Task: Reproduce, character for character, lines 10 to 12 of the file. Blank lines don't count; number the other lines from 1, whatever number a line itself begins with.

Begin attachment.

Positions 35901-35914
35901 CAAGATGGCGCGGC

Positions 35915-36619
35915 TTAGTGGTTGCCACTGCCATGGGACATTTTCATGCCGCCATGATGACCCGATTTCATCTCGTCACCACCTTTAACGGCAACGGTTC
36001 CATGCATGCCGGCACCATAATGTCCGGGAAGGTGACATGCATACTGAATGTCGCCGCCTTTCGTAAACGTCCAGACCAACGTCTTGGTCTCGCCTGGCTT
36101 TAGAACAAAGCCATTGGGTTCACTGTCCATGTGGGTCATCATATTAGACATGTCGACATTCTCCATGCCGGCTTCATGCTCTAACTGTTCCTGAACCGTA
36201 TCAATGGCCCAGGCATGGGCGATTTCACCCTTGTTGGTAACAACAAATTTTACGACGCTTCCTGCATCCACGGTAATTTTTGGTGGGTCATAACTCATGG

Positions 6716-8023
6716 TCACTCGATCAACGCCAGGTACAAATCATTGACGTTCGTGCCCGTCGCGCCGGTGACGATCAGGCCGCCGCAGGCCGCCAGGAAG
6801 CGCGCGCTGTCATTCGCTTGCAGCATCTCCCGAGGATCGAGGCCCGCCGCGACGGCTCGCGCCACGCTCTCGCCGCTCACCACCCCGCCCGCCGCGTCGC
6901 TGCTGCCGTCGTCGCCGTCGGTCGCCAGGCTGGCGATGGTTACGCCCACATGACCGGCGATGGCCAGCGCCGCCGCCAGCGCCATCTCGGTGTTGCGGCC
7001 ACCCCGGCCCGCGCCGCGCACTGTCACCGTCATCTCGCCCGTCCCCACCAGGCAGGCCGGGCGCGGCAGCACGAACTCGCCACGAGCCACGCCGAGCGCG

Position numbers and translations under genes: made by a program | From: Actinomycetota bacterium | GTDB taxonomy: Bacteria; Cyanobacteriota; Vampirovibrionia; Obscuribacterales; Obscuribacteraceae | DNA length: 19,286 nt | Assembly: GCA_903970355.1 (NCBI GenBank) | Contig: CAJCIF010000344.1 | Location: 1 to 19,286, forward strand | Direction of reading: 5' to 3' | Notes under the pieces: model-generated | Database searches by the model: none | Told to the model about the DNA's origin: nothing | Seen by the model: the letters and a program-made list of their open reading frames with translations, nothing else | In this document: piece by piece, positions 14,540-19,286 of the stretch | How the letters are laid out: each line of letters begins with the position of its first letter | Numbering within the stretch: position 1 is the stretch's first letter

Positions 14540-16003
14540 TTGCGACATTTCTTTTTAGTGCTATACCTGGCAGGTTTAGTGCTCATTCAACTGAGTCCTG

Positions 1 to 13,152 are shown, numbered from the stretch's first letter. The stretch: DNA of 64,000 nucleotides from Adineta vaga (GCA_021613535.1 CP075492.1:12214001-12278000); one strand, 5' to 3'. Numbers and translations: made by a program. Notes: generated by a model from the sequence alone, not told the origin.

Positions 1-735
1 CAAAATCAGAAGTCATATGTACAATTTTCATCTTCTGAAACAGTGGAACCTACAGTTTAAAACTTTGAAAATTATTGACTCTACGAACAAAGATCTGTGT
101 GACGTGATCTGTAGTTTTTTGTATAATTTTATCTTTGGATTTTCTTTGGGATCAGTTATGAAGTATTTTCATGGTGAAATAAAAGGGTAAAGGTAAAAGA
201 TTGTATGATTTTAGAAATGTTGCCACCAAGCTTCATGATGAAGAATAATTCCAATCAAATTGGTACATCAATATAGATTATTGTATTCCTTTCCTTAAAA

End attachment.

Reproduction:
6801 CGCGCGCTGTCATTCGCTTGCAGCATCTCCCGAGGATCGAGGCCCGCCGCGACGGCTCGCGCCACGCTCTCGCCGCTCACCACCCCGCCCGCCGCGTCGC
6901 TGCTGCCGTCGTCGCCGTCGGTCGCCAGGCTGGCGATGGTTACGCCCACATGACCGGCGATGGCCAGCGCCGCCGCCAGCGCCATCTCGGTGTTGCGGCC
7001 ACCCCGGCCCGCGCCGCGCACTGTCACCGTCATCTCGCCCGTCCCCACCAGGCAGGCCGGGCGCGGCAGCACGAACTCGCCACGAGCCACGCCGAGCGCG